Marketer's Brief: Audi takes dig at self-driving cars in new ad
Welcome to the latest edition of Marketer's Brief, a quick take on marketing news, moves and trends from Ad Age's reporters and editors. Send tips/suggestions to [email protected]
McDonald's opened its newest restaurant today in its also-new Chicago headquarters building, and this ain't your average Golden Arches. Find out more about that below, as well as what we found out about a burgeoning price war in packaged goods. But first, we begin with the most interesting car ad of the year.
It has not been a great year for self-driving tech, with the industry taking an image hit after an Uber self-driving car struck and killed a pedestrian in March. There are less serious concerns about autonomous cars, namely that they could rob people of the thrill of driving.
That notion is at the center of a new futuristic Audi ad that shows a man longing for days gone by in which he actually drove. He finally breaks free and jumps into a 2018 R8 Spyder, after wistfully recalling days driving older Audi vehicles, like the 1984 Audi quattro coupe and 2000 Audi TT. The spot is by Venables Bell & Partners and directed by Craig
Of course Audi, like most major car brands, is simultaneously working on self-driving tech. In a 2016 interview, Loren Angelo, VP of marketing at Audi of America, told Ad Age that the driver won't vanish from its advertising even if Audi eventually reaches full autonomy. "We believe that as a brand, it's part of our positioning," he said. "We know our owners and the people who love our brand love to drive."
McDonald's goes global in new Chicago restaurant
The newest McDonald's, in the building that will soon house its new headquarters, opened Wednesday with a unique menu including a rotating list of international items. Foods currently on the menu include Canada's Mighty Angus burger, Hong Kong's McSpicy chicken sandwich, Australia's Cheese & Bacon Loaded Fries, Brazil's McFlurry Prestigio and two salads from France. The rest of the menu is a slimmed down version of the U.S. lineup, including the new fresh (not frozen), Quarter Pounder patties. Other global touches include a Latin America-inspired dessert lineup and coffee based on the Australian McCafes, with drinks prepared by baristas on bright yellow Nuova Simonelli machines and made with the same beans used in Australia.
It's not what you expect at McD's: There's a wall map highlighting the countries where the food ideas hail from with small McDonald's arches and the decor overall is much sleeker than a typical McDonald's. It shares some design elements of the newer, so-called "Experience of the Future" locations with sleek gray, black, tan and wood decor and a pop of red on the sliding glass entryway. A large table on one side can be closed off with sliding glass doors for meetings. Franchisee Nick Karavites is excited for the city to finish paving the section of Randolph Street out front, which will make it easier for Uber Eats drivers and patrons using mobile order and pay to pull up to dedicated parking spaces out front, a luxury in the West Loop neighborhood.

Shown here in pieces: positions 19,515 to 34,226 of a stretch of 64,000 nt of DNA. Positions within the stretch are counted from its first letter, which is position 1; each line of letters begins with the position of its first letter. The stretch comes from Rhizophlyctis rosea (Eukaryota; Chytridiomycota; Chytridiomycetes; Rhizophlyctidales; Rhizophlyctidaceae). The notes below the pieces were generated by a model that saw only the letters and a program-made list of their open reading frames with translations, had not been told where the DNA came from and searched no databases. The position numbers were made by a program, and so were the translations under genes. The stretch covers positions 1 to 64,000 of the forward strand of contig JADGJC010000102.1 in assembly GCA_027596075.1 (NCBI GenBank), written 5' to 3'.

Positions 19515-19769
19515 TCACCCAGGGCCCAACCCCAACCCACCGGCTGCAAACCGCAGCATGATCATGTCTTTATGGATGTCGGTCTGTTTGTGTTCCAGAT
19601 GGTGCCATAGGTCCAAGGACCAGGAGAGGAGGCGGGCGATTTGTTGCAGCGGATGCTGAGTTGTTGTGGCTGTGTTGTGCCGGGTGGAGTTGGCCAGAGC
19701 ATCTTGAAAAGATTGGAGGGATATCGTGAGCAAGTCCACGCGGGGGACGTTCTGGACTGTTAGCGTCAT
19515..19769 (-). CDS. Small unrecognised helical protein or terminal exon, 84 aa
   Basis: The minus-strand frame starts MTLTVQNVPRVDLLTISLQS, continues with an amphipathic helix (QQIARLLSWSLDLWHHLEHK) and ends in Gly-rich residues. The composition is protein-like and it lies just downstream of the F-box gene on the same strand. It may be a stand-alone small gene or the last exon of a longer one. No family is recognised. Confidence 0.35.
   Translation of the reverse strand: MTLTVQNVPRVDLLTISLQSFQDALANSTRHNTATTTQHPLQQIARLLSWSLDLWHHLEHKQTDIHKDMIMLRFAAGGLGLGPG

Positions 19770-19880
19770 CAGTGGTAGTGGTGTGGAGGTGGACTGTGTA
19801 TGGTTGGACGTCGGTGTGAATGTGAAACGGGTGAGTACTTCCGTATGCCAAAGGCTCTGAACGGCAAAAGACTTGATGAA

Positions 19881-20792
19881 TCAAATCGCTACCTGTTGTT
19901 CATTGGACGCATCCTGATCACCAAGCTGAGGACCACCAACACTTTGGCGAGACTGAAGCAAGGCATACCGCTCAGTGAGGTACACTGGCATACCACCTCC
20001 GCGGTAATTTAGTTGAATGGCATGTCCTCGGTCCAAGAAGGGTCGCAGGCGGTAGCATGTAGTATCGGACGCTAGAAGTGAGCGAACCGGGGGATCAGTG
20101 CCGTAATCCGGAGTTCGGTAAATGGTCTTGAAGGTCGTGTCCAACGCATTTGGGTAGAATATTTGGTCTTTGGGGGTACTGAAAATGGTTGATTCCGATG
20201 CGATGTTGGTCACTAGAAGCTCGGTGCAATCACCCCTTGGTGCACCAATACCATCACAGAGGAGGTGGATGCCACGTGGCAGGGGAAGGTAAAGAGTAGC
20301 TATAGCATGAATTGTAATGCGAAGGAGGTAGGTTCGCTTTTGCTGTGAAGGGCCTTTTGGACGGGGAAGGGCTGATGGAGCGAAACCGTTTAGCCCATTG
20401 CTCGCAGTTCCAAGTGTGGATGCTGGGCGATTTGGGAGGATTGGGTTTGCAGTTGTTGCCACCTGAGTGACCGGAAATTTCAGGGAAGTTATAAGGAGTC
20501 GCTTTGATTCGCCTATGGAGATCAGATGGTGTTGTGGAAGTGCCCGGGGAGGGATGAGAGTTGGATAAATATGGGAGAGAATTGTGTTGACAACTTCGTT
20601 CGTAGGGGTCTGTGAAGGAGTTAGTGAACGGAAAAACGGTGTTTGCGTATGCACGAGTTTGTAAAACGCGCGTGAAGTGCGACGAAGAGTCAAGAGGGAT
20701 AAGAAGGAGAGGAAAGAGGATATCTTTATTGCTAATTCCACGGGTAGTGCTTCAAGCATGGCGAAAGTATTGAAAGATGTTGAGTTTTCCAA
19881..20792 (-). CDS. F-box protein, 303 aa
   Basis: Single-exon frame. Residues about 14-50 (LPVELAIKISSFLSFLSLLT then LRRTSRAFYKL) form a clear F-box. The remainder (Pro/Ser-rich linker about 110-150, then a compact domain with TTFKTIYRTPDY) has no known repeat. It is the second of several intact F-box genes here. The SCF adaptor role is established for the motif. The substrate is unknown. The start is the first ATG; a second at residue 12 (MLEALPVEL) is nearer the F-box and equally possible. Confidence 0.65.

Eat some chocolate then cycle off those calories
To promote its country as a destination, Switzerland Tourism is pulling out all the stops in a campaign that includes free bike shares, chocolate and cheese. In a marketing push lasting through the end of May, consumers can take free bike rides in certain areas, such as New York, Chicago and Montreal, that are served by Motivate-operated bike-sharing systems. They are also encouraged to send postcards to friends with codes for freebie rides. As an extra incentive, reps from the Swiss tourism agency will dole out free chocolate and cheese at participating North American cities. "Switzerland isn't just about skiing and hiking in the Alps," said Alex Hermann, director, North America at Switzerland Tourism, in a statement, noting the country's 5,600 miles of cycling routes.
Kimberly-Clark vs. P&G
If there's a price war in packaged goods, Kimberly-Clark Corp. won, kind of, last quarter. Procter & Gamble Co. was a casualty when it reported quarterly results Thursday, disappointing Wall Street with 1 percent organic sales growth on 2 percent volume growth and declining prices.